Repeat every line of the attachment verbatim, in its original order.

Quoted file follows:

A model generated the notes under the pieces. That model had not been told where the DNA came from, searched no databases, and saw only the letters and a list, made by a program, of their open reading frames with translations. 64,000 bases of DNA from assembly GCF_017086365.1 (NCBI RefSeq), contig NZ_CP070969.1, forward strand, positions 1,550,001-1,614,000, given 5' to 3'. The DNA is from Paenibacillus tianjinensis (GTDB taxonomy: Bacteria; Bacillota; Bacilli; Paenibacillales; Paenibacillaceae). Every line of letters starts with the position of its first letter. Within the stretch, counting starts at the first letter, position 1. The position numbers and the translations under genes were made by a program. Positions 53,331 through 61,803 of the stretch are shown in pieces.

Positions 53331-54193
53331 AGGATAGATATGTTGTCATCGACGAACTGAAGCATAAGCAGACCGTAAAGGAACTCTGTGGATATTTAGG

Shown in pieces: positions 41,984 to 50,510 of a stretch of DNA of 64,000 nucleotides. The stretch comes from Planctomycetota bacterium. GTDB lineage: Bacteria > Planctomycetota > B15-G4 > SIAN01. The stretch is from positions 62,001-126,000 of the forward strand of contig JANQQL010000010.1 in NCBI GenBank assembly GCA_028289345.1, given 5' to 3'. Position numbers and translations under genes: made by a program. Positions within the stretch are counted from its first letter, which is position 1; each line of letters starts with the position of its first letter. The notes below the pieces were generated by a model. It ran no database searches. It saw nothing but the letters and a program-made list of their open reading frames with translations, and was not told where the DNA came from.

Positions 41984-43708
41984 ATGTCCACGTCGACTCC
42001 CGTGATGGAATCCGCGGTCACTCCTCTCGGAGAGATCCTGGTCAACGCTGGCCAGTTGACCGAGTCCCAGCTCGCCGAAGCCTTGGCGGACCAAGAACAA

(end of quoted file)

A model generated the notes under the pieces. That model had not been told where the DNA came from, searched no databases, and saw only the letters and a list, made by a program, of their open reading frames with translations. 64,000 bases of DNA from assembly GCF_017086365.1 (NCBI RefSeq), contig NZ_CP070969.1, forward strand, positions 1,550,001-1,614,000, given 5' to 3'. The DNA is from Paenibacillus tianjinensis (GTDB taxonomy: Bacteria; Bacillota; Bacilli; Paenibacillales; Paenibacillaceae). Every line of letters starts with the position of its first letter. Within the stretch, counting starts at the first letter, position 1. The position numbers and the translations under genes were made by a program. Positions 53,331 through 61,803 of the stretch are shown in pieces.

Positions 53331-54193
53331 AGGATAGATATGTTGTCATCGACGAACTGAAGCATAAGCAGACCGTAAAGGAACTCTGTGGATATTTAGG

Shown in pieces: positions 41,984 to 50,510 of a stretch of DNA of 64,000 nucleotides. The stretch comes from Planctomycetota bacterium. GTDB lineage: Bacteria > Planctomycetota > B15-G4 > SIAN01. The stretch is from positions 62,001-126,000 of the forward strand of contig JANQQL010000010.1 in NCBI GenBank assembly GCA_028289345.1, given 5' to 3'. Position numbers and translations under genes: made by a program. Positions within the stretch are counted from its first letter, which is position 1; each line of letters starts with the position of its first letter. The notes below the pieces were generated by a model. It ran no database searches. It saw nothing but the letters and a program-made list of their open reading frames with translations, and was not told where the DNA came from.

Positions 41984-43708
41984 ATGTCCACGTCGACTCC
42001 CGTGATGGAATCCGCGGTCACTCCTCTCGGAGAGATCCTGGTCAACGCTGGCCAGTTGACCGAGTCCCAGCTCGCCGAAGCCTTGGCGGACCAAGAACAA